Six shows inspired by the sea

Published 18 February 2015

How long is Britain's coastline? Ponder that brainteaser during a visit to one of these spectacular seaside exhibitions, spanning from Dorset's Jurassic Coast to the enchanted landscape of Land's End.

1. Then and Now: An Enchanted Landscape, Penlee House Gallery and Museum
Free with National Art Pass

Picturesque coastline, horse-drawn carriages, sprawling seafront hotels – West Penwith, also known as the Land's End Peninsula, was known to the Victorians as 'an enchanted landscape'. Inspired by John Blight's 1861 book A Week at the Land's End, this exhibition of photographs reveals a century of developments across the region, with images spanning from the 1860s to the 1950s. (until 21 March)

2. Jeremy Gardiner: The Jurassic Coast, Victoria Art Gallery
50% off with National Art Pass

Known as the Jurassic Coast, the 100-mile strip of coastline running from Exmouth to Swanage was England's first natural World Heritage Site. James Gardiner, a landscape artist local to the area, has been painting the coast for decades, creating works depicting the cliffs, beaches, landslides and caves scattered along the coastline. Gardiner's paintings, created using a painstaking technique inspired by geological time, are displayed alongside a map showing the locations depicted. (until 1 March)

3. Coral Reefs: Secret Cities of the Sea, Natural History Museum
50% off with National Art Pass

Coral reefs are often celebrated for their natural beauty, but they also provide a livelihood for more than half a billion people worldwide. Reefs provide terrific benefits to fishing, tourism, and protection from storms – despite only making up around 0.1% of the Earth's surface. Yet around a quarter of reefs are irreparably damaged, and many more are under serious threat. This illuminating exhibition celebrates coral reefs while exposing the impact of climate change, pollution and overfishing. (from 27 March)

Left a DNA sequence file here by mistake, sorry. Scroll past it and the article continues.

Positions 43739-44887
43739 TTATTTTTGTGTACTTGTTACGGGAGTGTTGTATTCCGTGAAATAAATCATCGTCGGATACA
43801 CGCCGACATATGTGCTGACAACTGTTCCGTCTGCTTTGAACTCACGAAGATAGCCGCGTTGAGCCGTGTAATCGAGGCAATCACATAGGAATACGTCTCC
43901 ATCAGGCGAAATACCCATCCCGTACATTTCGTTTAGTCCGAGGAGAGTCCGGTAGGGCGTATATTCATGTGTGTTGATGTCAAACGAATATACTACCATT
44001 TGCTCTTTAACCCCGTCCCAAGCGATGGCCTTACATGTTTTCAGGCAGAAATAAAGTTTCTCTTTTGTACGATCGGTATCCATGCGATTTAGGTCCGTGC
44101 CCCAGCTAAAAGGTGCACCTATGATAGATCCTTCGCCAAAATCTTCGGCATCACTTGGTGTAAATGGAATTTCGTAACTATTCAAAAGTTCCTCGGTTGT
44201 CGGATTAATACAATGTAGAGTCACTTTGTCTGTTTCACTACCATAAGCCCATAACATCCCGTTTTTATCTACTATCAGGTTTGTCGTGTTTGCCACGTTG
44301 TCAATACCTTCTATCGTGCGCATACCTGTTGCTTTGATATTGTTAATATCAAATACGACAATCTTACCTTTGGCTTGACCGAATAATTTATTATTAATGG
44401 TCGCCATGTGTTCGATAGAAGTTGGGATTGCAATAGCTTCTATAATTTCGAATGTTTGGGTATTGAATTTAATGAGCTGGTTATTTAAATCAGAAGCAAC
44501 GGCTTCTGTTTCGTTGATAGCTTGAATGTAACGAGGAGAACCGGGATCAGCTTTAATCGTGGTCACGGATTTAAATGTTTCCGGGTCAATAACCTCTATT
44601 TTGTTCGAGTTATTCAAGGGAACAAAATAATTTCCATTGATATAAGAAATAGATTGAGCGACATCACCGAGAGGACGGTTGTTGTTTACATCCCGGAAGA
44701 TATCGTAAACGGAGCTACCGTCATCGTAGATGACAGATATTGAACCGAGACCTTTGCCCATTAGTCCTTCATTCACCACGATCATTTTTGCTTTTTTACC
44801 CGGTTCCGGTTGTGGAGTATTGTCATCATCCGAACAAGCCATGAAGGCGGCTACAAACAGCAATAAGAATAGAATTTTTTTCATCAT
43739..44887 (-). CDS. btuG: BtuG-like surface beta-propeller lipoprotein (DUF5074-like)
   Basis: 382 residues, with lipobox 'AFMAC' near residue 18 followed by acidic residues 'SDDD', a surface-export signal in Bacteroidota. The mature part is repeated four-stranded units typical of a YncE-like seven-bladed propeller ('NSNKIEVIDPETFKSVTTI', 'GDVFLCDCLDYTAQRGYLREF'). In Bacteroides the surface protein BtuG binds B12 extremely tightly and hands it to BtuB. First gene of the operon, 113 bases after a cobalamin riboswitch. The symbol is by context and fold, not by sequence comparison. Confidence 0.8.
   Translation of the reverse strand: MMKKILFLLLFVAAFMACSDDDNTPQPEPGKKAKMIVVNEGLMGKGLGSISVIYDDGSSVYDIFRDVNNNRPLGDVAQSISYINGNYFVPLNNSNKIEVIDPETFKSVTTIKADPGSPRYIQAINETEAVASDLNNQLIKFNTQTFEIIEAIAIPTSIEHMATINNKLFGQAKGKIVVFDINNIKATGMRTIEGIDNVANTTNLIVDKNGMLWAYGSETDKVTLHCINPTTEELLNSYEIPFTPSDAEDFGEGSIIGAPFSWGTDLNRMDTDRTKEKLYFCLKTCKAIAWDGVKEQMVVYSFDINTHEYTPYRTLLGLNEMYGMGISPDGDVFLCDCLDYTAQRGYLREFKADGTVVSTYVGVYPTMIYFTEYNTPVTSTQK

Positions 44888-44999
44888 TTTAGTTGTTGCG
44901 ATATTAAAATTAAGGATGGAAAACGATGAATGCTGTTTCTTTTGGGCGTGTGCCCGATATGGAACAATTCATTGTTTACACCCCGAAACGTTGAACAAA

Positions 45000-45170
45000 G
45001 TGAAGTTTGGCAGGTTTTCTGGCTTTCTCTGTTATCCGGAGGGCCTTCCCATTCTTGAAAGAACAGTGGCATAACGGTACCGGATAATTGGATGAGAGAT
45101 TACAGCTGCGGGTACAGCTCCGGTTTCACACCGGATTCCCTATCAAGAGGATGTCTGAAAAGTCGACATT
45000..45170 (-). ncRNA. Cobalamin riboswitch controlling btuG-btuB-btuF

4. John Virtue: The Sea, Towner
Free to all

The South Devon coast has featured prominently in the art of John Virtue since he dedicated himself to art in the early 1980s. Virtue trained at the Slade School of Art from 1965 to 1969 but spent the decade following his graduation working as a postman, before eventually forging a career painting the landscapes that surrounded him. His paintings of the sea exemplify his raw, free style, applying paint to the canvas surface using brushes, hands and rags. (until 12 April)

5. Stranded, National Maritime Museum Cornwall
Free with National Art Pass

Artist Jo Atherton scours the coastlines of Cornwall and Norfolk collecting the flotsam that washes up on the surface to create colourful tapestries. Expected items including fishing line and netting are worked in with fragments of children's toys, scraps of balloons and ribbons, giving significance to objects that have been orphaned, forgotten and ignored. Stranded brings together a collection of Atherton's tapestries for display. (until 5 July)

6. Chantal Joffe: Beside the Seaside, Jerwood Gallery
50% off with National Art Pass

Painter Chantal Joffe has spent more than a decade visiting the coastal town of Hastings with her family, sitting on the sea front and drawing. Her work is populated by female characters – in 2009, she stated that she loved painting women because 'their bodies, their clothes, all interest me' – and the paintings on show in Beside the Seaside focus on Joffe's paintings of her daughter and niece. The exhibition brings together works created over the last 13 years alongside new pieces produced especially for the show. (until 12 April)

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